Eating non-processed meats doesn’t appear to carry the same level of risk for heart health. If you enjoy red meat, you can include lean cuts in your diet. Choose healthier cooking methods, like baking, broiling or grilling, more often. You can also make a point of trimming excess fat off before cooking.

Chicken or turkey can also be part of a heart-healthy diet. If you like hamburgers, try adding some variety to your table by picking up some ground turkey and making turkey burgers instead? You may want to add some spices to the meat before cooking to jazz up the patties, since the turkey can be a little bland on its own.

Once the turkey burgers are cooked, serve them on whole wheat buns. Feel free to garnish with some relish, onion, lettuce and tomato for a tasty sandwich that the whole family can enjoy.

You can still eat processed meats occasionally without increasing your risk of developing heart disease. According to the results of the study, eating these types of foods once a week or so won’t lead to heart problems. Keep them in mind for an occasional treat instead of including them in your daily diet if you want to be good to your heart.

Working Overtime? You Could be Damaging Your Heart

If you have been thinking that spending too much time at work could be bad for your heart health, you may be right. The results of a study conducted on British civil servants indicate that working overtime can increase the risk of cardiac issues.

The results, which were published in the European Heart Journal, followed 10,000 people, found that the government workers who worked more than three hours longer than the standard seven-hour workday had a 60 percent higher risk of having a non-fatal heart attack or angina, or developing heart disease.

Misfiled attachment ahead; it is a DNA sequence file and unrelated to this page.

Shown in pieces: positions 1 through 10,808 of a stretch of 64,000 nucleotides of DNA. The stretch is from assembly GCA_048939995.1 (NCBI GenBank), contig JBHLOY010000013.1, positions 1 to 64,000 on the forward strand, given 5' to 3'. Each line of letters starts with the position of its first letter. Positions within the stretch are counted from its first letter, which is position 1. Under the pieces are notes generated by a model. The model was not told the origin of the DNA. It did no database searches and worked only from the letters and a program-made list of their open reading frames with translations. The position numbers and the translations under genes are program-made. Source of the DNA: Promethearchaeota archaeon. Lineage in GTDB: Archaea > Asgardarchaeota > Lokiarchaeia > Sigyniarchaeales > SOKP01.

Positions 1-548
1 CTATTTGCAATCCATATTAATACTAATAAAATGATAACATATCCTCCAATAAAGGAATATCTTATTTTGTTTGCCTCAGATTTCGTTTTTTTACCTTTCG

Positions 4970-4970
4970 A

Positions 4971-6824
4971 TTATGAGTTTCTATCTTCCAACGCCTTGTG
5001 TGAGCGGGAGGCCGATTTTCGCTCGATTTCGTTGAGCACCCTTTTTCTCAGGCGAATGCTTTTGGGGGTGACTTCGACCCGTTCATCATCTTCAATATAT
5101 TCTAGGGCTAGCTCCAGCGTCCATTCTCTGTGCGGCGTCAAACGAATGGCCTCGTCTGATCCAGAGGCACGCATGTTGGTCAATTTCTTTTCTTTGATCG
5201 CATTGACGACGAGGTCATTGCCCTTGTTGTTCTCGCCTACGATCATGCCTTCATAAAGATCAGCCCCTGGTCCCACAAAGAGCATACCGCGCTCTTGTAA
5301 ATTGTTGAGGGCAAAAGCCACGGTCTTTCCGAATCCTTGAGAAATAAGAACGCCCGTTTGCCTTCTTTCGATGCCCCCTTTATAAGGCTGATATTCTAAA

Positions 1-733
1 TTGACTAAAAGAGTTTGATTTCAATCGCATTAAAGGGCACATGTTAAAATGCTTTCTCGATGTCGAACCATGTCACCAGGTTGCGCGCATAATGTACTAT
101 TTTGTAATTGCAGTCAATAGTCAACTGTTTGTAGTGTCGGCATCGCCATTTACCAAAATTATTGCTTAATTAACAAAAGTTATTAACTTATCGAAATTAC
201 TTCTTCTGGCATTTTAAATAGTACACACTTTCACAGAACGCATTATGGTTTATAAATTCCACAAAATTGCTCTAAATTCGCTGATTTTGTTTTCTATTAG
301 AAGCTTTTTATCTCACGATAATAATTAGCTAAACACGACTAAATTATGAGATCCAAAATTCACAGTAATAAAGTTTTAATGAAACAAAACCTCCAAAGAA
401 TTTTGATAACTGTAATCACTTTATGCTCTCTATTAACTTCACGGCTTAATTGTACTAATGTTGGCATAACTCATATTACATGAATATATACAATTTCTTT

The reason working long hours and increased risk of heart disease are related may be due to increased stress involved in spending more time on the job. A person who puts in long hours at work may be a Type A personality. This type of person is already aggressive, highly competitive and impatient, and is probably a good candidate for heart problems. It makes sense that the risk of heart disease, heart attack and angina are linked to someone who puts in a lot of time on the job.

Chronic stress is not healthy for anyone, and working long hours, either to complete special projects or because workers have a higher workload due to cutbacks, leads to other habits that don’t promote good health.

Eating on the run may mean going for fast food over a healthier choice, and working long hours may mean that the employee is not getting enough sleep. Neither of these scenarios contribute to good heart health.

While some overtime may be required for certain positions, if a person finds they are expected to burn the midnight oil regularly, it may be a good idea to update the resume and start putting out feelers for another job. The idea of work/life balance is an important one, and it appears that it is essential for good health.